Meanwhile, the Kenyan CAA is continuing its hunt for a new CEO, as no suitable applicants apparently sent in their documents for consideration or failed to meet the selection criteria. Their dilemma, however, is seen as a near blessing since the previous post holder had made a complete and utter mess out of his relations, in particular with the general aviation fraternity. The invitation for fresh applications now allows for a sound process to unfold, which will hopefully bring a seasoned and more tempered candidate into the post in the coming weeks or months.

Recent news reports indicate that the new hydro-electric dam below the Bujagali falls on the upper river Nile is well ahead of schedule. Early estimates now suggest that the first power turbine could be installed and commissioned by 2010, while the earlier construction completion will, under present circumstances, be in 2011. A recent workshop organized by financier World Bank brought the promoters and the public together to review progress on the plant, and predictably some participants continue to whine about their lost cause of stopping the project, arguably taking in to account that the country would not only suffer continuously high tariffs but also be plunged into darkness again. Instead of moving on to other worthwhile causes of environmental infringements and violations by government and the private sector, sections of the green lobby seem more interested in wasting their resources and time on flogging the proverbial dead horse.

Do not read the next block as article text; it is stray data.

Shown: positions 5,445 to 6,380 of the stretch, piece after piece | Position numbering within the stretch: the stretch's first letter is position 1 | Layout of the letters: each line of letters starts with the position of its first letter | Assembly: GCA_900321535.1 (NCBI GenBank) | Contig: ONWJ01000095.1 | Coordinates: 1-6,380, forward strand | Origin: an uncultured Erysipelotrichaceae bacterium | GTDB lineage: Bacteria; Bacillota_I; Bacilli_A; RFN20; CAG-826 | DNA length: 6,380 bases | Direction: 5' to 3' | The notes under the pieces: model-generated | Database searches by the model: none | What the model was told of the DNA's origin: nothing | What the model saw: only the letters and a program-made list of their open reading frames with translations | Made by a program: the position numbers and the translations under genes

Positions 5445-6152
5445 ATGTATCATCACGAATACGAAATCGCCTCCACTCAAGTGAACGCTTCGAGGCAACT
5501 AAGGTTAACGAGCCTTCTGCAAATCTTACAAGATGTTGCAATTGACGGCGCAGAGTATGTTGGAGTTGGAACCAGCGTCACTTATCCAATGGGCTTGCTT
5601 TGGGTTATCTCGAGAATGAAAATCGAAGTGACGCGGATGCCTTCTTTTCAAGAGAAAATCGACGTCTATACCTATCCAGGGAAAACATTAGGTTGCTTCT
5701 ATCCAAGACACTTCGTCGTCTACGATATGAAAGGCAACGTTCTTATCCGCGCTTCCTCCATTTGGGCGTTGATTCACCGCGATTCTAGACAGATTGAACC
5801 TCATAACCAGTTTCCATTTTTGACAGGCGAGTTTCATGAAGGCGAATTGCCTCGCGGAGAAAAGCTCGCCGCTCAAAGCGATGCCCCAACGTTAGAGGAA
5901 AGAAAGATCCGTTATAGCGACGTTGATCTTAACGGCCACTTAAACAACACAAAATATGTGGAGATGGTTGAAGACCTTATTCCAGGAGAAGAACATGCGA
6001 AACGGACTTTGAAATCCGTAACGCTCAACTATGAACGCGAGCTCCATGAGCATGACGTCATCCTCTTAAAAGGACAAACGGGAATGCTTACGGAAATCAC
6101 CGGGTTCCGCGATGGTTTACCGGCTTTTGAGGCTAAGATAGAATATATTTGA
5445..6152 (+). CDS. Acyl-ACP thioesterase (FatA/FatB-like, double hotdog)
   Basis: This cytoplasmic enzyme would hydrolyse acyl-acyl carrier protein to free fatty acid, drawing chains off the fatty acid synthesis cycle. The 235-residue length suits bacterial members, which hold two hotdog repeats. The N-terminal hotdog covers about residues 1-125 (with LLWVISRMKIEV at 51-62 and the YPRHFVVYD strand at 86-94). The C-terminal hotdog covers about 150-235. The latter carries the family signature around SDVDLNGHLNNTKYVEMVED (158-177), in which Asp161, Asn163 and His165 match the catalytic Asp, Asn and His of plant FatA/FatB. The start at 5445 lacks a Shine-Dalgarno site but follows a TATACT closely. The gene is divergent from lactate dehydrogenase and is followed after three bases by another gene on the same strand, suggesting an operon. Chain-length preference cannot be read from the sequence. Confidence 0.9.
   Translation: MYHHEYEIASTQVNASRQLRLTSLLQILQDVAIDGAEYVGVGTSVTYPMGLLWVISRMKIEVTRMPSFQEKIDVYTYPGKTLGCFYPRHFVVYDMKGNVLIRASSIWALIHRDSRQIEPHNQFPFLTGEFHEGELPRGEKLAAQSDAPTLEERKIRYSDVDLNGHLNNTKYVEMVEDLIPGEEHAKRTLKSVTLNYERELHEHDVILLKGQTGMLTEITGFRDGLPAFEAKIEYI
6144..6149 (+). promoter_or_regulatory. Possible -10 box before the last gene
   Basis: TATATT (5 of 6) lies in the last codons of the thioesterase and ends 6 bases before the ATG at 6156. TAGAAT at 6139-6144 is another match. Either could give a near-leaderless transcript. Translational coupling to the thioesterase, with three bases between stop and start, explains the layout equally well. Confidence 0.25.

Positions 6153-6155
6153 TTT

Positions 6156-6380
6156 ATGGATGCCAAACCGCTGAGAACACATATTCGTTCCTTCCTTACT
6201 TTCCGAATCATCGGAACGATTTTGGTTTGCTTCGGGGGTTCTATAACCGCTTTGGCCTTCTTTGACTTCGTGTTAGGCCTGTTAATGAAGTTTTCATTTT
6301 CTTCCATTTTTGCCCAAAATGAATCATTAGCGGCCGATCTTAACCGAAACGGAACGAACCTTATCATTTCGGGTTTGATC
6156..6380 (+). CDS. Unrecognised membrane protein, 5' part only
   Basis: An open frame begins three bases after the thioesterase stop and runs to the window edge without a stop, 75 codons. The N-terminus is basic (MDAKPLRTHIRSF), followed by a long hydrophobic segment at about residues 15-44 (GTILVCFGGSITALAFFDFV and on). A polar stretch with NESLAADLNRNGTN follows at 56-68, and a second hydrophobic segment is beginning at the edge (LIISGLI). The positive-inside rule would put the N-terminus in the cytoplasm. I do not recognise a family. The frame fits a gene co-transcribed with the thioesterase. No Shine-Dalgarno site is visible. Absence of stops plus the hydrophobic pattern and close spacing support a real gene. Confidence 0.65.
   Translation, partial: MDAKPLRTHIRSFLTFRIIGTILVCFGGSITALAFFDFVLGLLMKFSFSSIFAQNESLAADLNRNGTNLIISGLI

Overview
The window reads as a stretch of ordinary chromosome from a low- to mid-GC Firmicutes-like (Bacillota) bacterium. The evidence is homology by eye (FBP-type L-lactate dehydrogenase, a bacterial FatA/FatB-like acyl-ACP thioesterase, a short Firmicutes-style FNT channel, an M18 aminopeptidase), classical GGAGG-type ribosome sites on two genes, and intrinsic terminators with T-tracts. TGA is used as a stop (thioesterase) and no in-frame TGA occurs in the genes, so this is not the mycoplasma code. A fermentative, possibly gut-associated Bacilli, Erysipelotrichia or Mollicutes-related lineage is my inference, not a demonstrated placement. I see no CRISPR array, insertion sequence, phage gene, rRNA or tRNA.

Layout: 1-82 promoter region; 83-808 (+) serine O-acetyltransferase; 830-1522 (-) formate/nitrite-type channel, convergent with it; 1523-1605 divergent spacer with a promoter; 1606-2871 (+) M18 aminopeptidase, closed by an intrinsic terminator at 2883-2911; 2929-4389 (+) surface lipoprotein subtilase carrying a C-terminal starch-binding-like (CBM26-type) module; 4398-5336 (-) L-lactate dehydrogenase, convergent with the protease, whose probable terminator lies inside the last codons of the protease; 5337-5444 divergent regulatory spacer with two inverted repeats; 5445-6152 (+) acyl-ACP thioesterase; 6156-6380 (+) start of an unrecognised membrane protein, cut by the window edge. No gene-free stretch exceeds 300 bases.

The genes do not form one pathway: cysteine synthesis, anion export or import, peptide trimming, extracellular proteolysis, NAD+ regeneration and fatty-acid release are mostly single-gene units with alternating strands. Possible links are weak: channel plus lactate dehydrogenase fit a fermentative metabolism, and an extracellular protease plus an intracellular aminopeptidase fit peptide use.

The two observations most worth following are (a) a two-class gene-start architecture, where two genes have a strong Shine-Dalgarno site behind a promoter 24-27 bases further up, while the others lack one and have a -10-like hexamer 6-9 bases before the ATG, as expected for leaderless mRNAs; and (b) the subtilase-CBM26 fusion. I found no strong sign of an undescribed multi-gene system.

Reports indicate that agreements are now in place for the mutual use of lounges for passengers and a full baggage check-through, while an intensified code share arrangement, covering Brussels Airlines, Lufthansa, and Swiss would be aimed to further interlink the three carriers’ connections and destinations. Swiss is presently flying into Nairobi, while Brussels Airlines flies to Nairobi, Entebbe, Kigali, and Bujumbura. The frequent-flyer programs and loyalty schemes are also aligning more closely in order to benefit travelers without discrimination. Ugandan passengers will likely benefit a lot in the coming months from these changes, which Brussels Airlines has announced across their network.